New Zealand spinach is a vegetable that loves full sun.
Key Tetragonia facts:
Latin Names: Tetragonia expansa, Tetragonia tetragonoïdes
Common: tetragonia, New Zealand Spinach
Type: Leafy vegetable
Height: about 3.3 feet (environ 1 m)
Planting Distance: 32 inches (80 cm)
Soil: limestone to neutral, light, rich in humus
Planting: April-May – Harvest: July to October
Spin your garden game up with Tetragonia, a brilliant annual plant. It’s easy to grow, doesn’t care for drought, and is more productive than traditional spinach.
Its taste is nearly identical, and since it comes from New Zealand it’s also dubbed “New Zealand spinach.”
Tetragonia doesn’t ask for much, but it loves well-worked soil. So, during the fall before planting, take time to amend and till the soil. You’ll be happy to know it’s a vegetable that loves growing in full sun, in a warm spot.
Key soil preparation steps:
Here’s how you ready your garden for New Zealand spinach:
- Add humus, like compost or well-rotted manure.
- Got clay-heavy soil? Mix in some sand. And over the winter, if you’ve got a fireplace, sprinkle some of your wood ashes.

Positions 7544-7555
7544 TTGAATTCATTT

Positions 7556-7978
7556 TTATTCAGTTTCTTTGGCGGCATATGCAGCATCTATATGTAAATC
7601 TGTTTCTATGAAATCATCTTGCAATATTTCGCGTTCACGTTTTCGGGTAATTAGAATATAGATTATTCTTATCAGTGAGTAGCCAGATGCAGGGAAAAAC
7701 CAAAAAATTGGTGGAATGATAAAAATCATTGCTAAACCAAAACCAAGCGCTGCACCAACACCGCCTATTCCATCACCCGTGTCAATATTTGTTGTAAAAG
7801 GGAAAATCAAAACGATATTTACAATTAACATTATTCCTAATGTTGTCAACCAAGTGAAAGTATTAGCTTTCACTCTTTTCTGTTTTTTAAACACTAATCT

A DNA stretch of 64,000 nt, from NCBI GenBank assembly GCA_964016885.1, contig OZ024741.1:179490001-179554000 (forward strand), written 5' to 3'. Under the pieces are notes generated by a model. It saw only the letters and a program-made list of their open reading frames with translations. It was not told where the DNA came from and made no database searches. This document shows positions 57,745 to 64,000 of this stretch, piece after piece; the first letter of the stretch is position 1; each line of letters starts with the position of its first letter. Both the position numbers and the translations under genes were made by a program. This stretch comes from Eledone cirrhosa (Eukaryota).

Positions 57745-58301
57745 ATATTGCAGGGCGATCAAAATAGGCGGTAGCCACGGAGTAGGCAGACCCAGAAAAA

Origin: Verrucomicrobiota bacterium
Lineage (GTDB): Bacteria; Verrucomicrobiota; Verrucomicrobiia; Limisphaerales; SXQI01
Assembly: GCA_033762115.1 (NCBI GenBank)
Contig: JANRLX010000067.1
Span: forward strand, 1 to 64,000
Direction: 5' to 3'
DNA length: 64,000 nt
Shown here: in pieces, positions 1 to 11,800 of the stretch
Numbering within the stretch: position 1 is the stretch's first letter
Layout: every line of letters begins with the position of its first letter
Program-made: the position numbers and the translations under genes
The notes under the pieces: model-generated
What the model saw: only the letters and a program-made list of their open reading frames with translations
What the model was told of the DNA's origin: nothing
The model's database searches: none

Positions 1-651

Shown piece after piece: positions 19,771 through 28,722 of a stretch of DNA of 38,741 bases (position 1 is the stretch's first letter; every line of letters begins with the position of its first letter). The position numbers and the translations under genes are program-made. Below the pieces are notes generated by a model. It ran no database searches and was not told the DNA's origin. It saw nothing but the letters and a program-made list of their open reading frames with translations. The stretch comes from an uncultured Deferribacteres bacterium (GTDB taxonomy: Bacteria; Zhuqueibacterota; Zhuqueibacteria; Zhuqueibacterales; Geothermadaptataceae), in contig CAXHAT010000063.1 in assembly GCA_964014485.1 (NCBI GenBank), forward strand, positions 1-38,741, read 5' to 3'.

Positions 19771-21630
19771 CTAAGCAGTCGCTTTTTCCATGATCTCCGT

- Loosen the soil with a spading fork. If you’re afraid of back problems, go for a broadfork which has better ergonomics.
Seed sowing and planting:
For planting New Zealand spinach, you’ve got two options:
Directly in the ground
Around mid-spring, April-May, soak seeds for 24 hours. Next day, line them up in a row or seed holes. They need their space — plant them apart by at least 32 inches (80 cm).
Start indoors and transplant
Another option is to kick things off early spring, in March. After a 24-hour seed soak, sow them into pots or trays. Use a mix of potting soil and sand. Once they show 2 or 3 leaves, select the more vigorous ones transfer them to the growing bed. Tip: wait for any frosts to end first.
Caring for and growing New Zealand Spinach
Tetragonia thrives in heat and can stand up to dry spells, but it still requires water to truly flourish and reach maximum productivity.
So, keep an eye on watering, especially during long-lasting dry spells.
Pests and diseases:
Tetragonia shows great resilience to diseases. Beware of snails and slugs. They just can’t resist those tender young shoots. It’s like candy to them.
Harvesting and storing
Depending on when you sowed your seeds, harvest can start in July, and continue until frost starts nipping at the leaves (around October or November). After picking, these greens can keep in your fridge for a few days.
Cooking with New Zealand spinach
Whether cooked or raw, these spinach-like leaves fit into a variety of tasty dishes:
- Raw, they’re soft and tasty in salads;
- Cooked, treat them just like you’d treat spinach.